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Until it didn’t.
The Great Recession flipped this idea on its head, and the ongoing COVID-19 pandemic has kept the trend going. With central banks around the world continuing to keep interest rates at zero, or in same cases negative rates, bonds aren’t like their traditional selves anymore. They are no longer providing a stable, steady base of income, and their prices continue to move more like equities.
Which begs the question do you really even need bonds these days? Or can dividend stocks provide more of the heavy lifting when it comes to your fixed-income portfolio?
Explore the Income Equity section to browse through mutual funds and ETFs to meet your income requirements.
The culprit has been the continued drift to lower rates from the Federal Reserve and other central banks around the world. Given the severity of the Great Recession and the COVID-19 pandemic, banks have pulled out all the stops in order to restart economies. And with little to no inflation and poor economic growth, the Fed and others have kept rates trending towards zero for the long haul.
For income seekers, this has caused bonds’ leadership as a source for high, stable income to vanish. No longer can they rely on bonds to get it done.
Meanwhile, bonds’ other role of providing stability in a portfolio could be questioned as well. It turns out the idea that bonds and stocks move in opposite directions is more myth than truth. It also turns out that the negative correlation between stocks and bonds is more of a relatively new phenomenon that emerged since the 1990s. According to Bank of America, the preconceived concept that stocks and bonds move in opposite directions has been false for most of the last 65 years. They do, in fact, move in sync with each other – and often.
Even recently, the dip in interest rates/yields has once again flipped bonds and stock correlations back to their more historically in sync pattern.
Meanwhile, bonds have become more volatile in recent years. Thanks to the drop in interest rates and “meddling” by the Fed, bond prices have acted more like stocks, witnessing big swings. In fact, long bonds – those with maturities over 10 years – were one of the best-performing asset classes and actually returned more than the stock market.
Don’t forget to explore our Fixed Income Channel to learn more about fixed income investment concepts and trends.
For one thing, stocks on average are paying way more than Treasury bonds at the current moment and have been since the end of the great Recession. Currently, the yield on the S&P 500 is close to 2%. However, many top dividend stocks such as Cisco (CSCO) and Coca-Cola (KO) are paying north of 3%.
Meanwhile, equities can provide something bonds can’t: rising income. Even accounting for the recent widespread dividend cuts during the pandemic, the long-term average for dividend growth for the S&P 500 is 5.1% per year. That beats long-term inflation rates by a wide margin.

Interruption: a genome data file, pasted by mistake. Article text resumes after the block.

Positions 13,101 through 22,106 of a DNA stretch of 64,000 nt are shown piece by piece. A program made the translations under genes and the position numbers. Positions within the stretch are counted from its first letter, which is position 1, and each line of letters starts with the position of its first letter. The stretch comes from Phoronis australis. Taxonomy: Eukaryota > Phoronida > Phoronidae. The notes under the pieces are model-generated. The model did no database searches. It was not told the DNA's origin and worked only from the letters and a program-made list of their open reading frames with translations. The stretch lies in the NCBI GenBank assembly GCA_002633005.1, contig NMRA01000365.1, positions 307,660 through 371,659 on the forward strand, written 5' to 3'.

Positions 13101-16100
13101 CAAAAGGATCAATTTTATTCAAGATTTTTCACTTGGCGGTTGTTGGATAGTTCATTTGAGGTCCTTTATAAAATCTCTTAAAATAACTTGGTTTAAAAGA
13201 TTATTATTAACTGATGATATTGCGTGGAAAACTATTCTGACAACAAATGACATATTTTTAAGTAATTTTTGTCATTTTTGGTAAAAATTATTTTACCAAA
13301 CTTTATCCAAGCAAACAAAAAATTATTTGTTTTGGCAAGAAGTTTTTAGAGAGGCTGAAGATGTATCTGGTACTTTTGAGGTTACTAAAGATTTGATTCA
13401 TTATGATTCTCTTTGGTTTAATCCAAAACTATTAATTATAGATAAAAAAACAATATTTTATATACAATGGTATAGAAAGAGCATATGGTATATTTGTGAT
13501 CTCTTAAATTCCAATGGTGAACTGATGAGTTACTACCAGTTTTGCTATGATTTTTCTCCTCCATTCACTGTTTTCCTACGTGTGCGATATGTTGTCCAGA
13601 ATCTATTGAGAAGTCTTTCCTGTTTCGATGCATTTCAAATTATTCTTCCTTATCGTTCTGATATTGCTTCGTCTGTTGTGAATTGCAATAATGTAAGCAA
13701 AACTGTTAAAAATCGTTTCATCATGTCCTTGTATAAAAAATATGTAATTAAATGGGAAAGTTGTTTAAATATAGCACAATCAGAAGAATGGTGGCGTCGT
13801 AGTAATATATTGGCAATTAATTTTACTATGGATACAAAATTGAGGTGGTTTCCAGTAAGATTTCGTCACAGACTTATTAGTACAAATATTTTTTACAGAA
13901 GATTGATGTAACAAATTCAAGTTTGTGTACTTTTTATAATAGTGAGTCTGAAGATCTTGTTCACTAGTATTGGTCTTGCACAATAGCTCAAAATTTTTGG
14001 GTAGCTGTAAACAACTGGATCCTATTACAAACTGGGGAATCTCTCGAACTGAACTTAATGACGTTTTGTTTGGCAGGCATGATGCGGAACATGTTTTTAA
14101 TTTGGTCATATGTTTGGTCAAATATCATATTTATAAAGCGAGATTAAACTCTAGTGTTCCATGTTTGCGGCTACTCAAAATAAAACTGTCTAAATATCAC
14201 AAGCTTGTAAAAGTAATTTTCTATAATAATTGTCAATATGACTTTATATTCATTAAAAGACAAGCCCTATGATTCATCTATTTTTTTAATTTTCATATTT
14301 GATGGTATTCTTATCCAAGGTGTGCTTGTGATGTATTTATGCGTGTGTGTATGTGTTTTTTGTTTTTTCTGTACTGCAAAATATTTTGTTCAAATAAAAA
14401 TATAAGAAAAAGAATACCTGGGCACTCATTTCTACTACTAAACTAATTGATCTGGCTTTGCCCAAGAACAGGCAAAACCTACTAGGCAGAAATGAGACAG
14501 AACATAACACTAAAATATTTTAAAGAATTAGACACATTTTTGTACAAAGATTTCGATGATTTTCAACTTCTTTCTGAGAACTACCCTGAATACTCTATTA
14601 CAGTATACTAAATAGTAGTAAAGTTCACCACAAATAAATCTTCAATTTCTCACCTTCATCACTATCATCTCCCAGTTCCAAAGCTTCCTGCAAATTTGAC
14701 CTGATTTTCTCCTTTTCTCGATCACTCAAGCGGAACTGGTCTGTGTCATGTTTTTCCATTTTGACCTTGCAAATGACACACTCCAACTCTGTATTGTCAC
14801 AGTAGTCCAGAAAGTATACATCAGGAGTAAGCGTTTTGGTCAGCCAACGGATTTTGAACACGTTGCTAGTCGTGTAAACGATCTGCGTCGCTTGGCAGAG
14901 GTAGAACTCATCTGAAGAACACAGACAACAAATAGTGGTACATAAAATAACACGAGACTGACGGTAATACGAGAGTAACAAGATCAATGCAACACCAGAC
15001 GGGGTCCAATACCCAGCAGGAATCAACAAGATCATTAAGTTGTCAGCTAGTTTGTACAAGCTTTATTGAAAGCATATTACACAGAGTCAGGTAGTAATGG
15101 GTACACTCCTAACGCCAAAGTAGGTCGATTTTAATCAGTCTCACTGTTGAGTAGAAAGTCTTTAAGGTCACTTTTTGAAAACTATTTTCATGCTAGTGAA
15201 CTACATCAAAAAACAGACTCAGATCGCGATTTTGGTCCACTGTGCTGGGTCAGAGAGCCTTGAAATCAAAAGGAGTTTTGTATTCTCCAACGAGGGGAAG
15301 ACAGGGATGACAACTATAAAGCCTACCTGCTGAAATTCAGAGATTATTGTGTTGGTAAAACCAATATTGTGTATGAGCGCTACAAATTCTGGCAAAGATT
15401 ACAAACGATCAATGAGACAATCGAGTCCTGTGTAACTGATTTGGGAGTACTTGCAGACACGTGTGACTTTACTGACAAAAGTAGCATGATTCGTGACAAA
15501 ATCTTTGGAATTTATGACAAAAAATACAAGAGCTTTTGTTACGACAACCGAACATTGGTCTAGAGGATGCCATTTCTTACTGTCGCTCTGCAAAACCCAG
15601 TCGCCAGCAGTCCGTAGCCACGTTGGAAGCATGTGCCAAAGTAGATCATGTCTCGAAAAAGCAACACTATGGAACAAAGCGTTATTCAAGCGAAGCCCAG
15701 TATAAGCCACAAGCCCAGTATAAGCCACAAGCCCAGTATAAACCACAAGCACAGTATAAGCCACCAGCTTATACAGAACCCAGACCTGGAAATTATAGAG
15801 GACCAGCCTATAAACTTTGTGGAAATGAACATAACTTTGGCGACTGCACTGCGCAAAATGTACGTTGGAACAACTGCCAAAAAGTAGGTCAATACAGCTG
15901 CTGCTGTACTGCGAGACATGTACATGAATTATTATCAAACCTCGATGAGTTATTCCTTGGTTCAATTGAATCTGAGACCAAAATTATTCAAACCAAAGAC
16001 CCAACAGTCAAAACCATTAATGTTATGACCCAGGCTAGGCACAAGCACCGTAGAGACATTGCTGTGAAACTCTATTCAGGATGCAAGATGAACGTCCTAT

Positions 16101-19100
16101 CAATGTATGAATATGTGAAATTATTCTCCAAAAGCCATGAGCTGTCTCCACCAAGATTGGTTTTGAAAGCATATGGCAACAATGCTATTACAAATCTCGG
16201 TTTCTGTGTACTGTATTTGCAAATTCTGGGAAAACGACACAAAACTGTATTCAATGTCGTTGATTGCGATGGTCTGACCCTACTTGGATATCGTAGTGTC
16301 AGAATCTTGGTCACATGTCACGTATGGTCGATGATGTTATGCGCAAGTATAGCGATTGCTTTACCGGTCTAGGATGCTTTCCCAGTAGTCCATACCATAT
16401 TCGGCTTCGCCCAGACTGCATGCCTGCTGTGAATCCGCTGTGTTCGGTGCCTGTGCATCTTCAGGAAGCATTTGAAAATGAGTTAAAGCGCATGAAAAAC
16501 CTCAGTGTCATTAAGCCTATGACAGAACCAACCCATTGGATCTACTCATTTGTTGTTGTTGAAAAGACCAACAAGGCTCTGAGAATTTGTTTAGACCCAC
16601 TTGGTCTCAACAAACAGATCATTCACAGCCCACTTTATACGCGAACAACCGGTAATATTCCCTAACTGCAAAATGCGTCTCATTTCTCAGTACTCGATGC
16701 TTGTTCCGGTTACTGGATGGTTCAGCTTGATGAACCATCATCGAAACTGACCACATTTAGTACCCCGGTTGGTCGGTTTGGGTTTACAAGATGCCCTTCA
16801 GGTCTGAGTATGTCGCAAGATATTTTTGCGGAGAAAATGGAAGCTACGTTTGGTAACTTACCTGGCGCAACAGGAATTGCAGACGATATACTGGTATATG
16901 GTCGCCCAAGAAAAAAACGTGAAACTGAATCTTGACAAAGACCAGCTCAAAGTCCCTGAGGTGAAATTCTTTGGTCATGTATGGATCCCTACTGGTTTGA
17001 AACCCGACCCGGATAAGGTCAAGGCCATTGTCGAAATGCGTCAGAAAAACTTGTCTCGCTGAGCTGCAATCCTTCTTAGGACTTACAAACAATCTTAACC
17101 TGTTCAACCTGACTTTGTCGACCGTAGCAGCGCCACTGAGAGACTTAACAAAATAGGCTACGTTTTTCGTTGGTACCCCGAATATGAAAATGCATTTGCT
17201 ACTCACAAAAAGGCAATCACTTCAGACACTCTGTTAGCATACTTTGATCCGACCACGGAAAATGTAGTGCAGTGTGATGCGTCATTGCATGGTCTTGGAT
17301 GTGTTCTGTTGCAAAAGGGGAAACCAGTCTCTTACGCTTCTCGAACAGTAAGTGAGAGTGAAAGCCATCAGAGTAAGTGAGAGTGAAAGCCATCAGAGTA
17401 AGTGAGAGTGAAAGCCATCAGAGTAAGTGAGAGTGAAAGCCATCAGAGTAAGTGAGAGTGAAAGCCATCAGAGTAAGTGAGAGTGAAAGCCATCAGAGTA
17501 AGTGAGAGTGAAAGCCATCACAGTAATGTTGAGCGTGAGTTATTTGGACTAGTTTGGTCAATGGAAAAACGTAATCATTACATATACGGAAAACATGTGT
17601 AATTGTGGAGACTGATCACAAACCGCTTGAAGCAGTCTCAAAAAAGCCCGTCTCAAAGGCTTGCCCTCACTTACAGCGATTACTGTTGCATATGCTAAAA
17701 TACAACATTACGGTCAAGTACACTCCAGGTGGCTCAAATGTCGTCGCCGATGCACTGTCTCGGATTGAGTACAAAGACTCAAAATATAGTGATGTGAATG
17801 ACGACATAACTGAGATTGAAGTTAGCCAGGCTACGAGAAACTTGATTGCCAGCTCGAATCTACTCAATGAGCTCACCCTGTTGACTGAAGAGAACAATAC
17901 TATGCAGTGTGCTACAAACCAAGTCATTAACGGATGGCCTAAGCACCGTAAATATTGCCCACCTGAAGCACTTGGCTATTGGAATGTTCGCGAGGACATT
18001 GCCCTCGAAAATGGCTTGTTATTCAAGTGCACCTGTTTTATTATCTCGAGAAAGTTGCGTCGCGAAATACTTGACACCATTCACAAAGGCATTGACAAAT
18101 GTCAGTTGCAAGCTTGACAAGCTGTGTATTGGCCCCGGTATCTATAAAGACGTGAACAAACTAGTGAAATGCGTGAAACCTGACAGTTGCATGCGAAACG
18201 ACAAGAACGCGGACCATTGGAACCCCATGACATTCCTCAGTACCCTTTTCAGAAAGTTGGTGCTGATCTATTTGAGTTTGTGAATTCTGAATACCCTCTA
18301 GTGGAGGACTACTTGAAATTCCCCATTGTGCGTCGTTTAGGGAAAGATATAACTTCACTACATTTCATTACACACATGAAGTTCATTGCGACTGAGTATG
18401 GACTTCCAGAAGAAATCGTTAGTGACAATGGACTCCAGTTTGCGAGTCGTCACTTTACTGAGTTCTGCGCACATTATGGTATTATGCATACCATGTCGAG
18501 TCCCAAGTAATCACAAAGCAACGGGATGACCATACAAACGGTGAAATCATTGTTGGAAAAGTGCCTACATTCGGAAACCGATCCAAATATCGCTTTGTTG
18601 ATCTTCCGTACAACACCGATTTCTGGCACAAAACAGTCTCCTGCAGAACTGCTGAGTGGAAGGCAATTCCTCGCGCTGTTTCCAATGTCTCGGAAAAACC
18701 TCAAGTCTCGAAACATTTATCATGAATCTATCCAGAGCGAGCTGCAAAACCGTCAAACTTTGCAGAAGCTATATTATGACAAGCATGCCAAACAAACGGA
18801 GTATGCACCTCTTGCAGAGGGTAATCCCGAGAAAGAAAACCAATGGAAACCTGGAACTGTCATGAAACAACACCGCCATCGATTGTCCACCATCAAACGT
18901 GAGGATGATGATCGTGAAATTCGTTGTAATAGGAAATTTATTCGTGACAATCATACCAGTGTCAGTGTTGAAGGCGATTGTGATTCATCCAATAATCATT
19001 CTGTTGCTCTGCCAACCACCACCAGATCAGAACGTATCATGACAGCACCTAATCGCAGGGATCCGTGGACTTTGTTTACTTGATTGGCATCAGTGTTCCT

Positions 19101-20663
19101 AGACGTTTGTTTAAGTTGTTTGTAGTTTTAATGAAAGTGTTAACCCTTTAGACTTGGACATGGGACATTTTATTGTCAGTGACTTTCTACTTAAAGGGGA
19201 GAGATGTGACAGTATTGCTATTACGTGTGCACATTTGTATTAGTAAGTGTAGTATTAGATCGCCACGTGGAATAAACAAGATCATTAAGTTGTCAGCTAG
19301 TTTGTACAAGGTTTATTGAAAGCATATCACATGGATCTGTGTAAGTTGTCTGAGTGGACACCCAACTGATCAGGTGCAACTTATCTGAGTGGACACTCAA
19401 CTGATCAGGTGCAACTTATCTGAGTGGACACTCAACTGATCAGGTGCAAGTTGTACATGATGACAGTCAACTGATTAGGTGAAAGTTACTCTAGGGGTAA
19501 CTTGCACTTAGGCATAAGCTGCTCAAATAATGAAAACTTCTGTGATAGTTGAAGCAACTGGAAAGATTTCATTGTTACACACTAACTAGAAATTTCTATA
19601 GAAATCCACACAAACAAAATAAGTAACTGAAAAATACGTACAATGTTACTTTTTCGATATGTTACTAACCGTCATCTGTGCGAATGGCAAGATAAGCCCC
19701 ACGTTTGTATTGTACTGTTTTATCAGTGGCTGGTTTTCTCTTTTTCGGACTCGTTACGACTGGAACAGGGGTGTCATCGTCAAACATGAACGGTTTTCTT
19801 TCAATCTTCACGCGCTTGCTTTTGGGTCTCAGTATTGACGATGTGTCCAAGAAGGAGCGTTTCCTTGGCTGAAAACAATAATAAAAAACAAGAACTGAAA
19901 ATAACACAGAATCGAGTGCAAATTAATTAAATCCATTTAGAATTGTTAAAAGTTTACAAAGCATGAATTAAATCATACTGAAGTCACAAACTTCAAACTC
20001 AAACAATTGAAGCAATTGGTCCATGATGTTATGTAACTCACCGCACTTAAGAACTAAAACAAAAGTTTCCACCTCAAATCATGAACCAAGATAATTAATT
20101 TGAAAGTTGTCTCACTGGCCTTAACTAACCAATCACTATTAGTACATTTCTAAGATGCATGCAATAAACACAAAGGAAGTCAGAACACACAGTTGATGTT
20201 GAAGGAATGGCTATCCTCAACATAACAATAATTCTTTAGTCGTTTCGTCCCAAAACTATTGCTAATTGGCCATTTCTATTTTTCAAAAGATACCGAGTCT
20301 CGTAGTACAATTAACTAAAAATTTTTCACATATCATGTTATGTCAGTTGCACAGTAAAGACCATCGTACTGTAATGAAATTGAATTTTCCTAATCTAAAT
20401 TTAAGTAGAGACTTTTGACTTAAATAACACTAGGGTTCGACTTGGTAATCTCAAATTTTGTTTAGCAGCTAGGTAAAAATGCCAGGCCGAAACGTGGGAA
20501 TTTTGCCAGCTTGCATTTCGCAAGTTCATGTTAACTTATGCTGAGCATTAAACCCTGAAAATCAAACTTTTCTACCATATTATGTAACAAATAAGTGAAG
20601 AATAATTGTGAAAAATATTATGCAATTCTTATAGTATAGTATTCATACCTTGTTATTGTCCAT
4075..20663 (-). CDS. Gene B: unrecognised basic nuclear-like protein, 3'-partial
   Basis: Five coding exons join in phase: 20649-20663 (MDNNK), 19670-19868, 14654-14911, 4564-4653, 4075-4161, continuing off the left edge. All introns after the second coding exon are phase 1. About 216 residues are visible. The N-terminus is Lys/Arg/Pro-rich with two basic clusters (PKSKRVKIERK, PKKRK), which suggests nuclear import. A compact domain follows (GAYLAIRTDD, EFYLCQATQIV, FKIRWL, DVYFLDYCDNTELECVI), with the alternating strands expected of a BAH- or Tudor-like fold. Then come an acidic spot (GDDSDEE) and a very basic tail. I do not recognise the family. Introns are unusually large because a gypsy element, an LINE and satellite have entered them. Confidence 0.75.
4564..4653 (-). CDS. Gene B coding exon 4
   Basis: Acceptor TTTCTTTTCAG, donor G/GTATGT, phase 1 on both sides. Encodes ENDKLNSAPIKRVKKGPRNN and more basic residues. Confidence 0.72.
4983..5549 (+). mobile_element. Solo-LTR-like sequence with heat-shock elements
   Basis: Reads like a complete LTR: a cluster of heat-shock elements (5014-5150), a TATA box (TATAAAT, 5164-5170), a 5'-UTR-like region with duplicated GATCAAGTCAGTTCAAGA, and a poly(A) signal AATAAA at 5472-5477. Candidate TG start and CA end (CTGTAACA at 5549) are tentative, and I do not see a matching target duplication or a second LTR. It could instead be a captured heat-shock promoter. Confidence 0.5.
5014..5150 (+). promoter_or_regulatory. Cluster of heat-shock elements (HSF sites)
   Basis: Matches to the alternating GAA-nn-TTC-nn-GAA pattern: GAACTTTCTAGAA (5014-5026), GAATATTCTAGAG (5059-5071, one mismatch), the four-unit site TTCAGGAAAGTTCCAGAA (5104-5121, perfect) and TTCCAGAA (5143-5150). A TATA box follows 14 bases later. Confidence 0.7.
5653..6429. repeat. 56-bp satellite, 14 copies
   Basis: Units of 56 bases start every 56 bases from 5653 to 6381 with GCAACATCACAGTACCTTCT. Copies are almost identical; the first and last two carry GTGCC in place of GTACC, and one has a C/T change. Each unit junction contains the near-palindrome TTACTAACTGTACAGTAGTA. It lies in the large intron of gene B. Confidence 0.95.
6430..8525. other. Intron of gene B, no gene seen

Finally, we can’t forget Uncle Sam when looking at the equation. Dividends continue to feature better tax advantages over bond interest. The average investors will pay just 15% in taxes on their dividends versus ordinary income rates on a bond’s interest. That rate can be as high as 39%. Depending on where assets are held, this tax difference can be significant for portfolios and income potential.
With dividend-paying equities, we’re getting higher initial yields, growing income and better after-tax income for roughly the same volatility and stability. Under this lens, equities may have a real advantage over bonds.
Several prominent research firms and analysts now suggest that the classic 60/40 stock/bond portfolio could be dead in the water. Even the Oracle of Omaha, Warren Buffett, has suggested that investors hold 90% in stocks and just 10% in short-term bonds for their portfolios.
Perhaps that’s a bit extreme, and investors may not want to abandon bonds all together. This is especially true if you’re buying individual bonds and holding them through maturity. Here, the stability aspect of bonds reigns supreme and can function as a real anchor for a portfolio. Price action doesn’t necessarily matter when you’ll get your principal returned from Uncle Sam.
Bond funds, on the other hand, function differently and roll their bonds over to meet their maturity mandates. Here, price volatility and yield constantly change. Given the volatility in recent years, the appeal of owning bond funds has diminished.
The next question comes down to how much to hold?
Given the longer-term returns and appeal of dividend equities, investors should consider giving the asset more room in their portfolios. What role did bonds historically play? Lower volatility and stability of income. Equities can now provide that in spades. The old adage used to be “hold your age in bonds.” A 65-year-old investor would have roughly 65% of their portfolio in bonds. These days, they may want to lower that number by 10 or 15 basis points. And the bonds they should hold could very well be individual ones to maturity.
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